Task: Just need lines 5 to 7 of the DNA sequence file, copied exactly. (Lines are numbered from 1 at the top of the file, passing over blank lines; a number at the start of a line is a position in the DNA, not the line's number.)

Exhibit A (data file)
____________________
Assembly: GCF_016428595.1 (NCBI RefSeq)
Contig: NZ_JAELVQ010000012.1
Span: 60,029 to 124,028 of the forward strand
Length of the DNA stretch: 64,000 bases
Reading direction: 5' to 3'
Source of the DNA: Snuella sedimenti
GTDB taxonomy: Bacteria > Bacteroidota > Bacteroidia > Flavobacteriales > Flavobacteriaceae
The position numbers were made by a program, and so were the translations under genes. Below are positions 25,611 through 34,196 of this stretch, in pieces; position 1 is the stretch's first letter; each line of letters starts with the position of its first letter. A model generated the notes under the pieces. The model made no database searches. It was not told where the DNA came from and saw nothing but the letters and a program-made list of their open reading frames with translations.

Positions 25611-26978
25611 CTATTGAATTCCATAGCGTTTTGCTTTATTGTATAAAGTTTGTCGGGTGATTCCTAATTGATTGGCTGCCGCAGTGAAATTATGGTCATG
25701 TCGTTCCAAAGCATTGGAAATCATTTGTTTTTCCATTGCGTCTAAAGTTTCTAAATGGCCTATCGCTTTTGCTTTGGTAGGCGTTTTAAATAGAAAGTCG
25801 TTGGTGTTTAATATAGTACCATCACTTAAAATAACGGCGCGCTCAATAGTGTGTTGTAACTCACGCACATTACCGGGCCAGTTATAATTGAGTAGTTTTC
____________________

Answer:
Reading direction: 5' to 3'
Source of the DNA: Snuella sedimenti
GTDB taxonomy: Bacteria > Bacteroidota > Bacteroidia > Flavobacteriales > Flavobacteriaceae